Newfoundland and Labrador adopts federal COVID-19 app following Quebec rejection

COVID Alert

Newfoundland and Labrador became the second province to adopt the federal government’s COVID-19 exposure notification app, after announcing its decision to use the app this week.

The app, which is free to download and voluntary, was first launched in partnership with Ontario at the end of July. COVID Alert, as the app is called, is currently available for download across Canada, but is only functional for residents of provinces and territories that have opted into using the app. It is now accessible to residents of Newfoundland and Labrador.

Quebec announced in late August that it would, for the time being, not adopt COVID Alert.
 

The East Coast province’s decision to adopt the app follows shortly after Quebec announced in late August that it would, for the time being, not adopt the COVID-19 app locally. Quebec Premier François Legault cited personal data protection concerns as one reason the province decided not to go with the federal app. He noted, however, that Quebec may change its opinion at a later date.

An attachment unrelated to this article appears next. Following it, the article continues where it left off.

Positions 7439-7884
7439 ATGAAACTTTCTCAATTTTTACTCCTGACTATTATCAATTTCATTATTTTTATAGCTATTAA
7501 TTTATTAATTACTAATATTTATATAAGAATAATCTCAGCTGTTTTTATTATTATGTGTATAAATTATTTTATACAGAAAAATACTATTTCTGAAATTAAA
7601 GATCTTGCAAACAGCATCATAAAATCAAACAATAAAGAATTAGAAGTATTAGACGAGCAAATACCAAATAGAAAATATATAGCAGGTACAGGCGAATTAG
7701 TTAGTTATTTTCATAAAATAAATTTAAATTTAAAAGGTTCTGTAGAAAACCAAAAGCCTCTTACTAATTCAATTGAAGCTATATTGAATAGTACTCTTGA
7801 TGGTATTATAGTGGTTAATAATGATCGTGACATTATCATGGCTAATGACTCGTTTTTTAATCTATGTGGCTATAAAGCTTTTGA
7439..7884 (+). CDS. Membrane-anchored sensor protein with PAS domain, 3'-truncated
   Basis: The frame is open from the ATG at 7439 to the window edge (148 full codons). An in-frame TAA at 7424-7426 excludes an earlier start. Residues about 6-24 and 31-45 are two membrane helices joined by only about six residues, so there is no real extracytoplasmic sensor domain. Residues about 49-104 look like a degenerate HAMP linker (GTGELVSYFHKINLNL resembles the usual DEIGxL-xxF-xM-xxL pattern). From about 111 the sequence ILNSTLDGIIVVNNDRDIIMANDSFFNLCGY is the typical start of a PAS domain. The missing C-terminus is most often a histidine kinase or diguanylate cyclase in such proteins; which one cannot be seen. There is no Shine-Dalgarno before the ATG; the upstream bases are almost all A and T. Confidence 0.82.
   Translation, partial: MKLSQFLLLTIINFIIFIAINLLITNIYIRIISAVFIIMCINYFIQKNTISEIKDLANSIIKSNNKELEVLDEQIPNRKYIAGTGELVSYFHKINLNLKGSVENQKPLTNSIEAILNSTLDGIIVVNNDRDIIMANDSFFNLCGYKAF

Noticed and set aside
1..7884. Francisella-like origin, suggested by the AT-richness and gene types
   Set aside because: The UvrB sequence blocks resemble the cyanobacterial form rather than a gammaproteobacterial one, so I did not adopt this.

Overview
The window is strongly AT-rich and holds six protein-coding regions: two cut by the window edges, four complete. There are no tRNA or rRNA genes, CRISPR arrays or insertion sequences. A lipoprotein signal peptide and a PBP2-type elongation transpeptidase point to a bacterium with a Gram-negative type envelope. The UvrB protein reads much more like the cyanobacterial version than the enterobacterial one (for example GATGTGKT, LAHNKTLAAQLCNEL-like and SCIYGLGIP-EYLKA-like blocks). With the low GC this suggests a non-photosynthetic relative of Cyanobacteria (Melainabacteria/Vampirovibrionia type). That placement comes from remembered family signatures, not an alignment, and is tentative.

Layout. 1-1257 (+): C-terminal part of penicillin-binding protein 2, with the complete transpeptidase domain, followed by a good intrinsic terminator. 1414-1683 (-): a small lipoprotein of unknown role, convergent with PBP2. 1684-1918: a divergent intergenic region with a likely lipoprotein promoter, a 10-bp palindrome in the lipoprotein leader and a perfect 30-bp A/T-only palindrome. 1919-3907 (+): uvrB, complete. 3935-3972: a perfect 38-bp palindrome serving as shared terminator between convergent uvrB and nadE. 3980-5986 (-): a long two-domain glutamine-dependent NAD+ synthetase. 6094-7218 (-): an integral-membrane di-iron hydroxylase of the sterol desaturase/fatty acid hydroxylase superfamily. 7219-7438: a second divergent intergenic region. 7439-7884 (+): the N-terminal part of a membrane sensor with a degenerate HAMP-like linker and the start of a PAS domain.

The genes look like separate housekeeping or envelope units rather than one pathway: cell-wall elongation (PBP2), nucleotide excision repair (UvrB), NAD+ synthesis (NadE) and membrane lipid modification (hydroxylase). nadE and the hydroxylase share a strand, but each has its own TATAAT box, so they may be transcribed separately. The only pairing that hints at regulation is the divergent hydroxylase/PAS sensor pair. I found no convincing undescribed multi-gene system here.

Amid privacy concerns, the federal government reiterated that the app uses “strong measures” to protect any data that it collects and does not track the user’s location or collect personally identifiable information.

As part of an ongoing process to assess and further develop the app the government is working with an advisory council headed up by Carole Piovesan, partner and co-founder at INQ Data Law, a Toronto firm specializing in data governance, data ethics, cybersecurity law, privacy and artificial intelligence. The council’s members also include Element AI CEO and co-founder Jean-François Gagné, as well as other private sector members and government officials.

The Government of Canada noted that it is in continued discussion with other provinces and territories to bring their health authorities “on board” with COVID Alert in the coming weeks and months. Some provinces have created their own apps, however, such as Alberta, which developed ABTraceTogether. Alberta Premier Jason Kenney has accused the federal government of not allowing his province to work with tech companies like Google and Apple, which collaborated to create contact tracing tech.

According to Minister of Health Patty Hajdu, the app has already been downloaded by more than 2.2 million Canadians. The federal government is also reporting that 112 people have input their one-time key to notify others that they had tested positive for COVID-19.

Meagan Simpson

Meagan Simpson

Meagan is the Associate Editor for BetaKit. A tech writer that is super proud to showcase the Canadian tech scene. Background in almost every type of journalism from sports to politics. Podcast and Harry Potter nerd, photographer and crazy cat lady.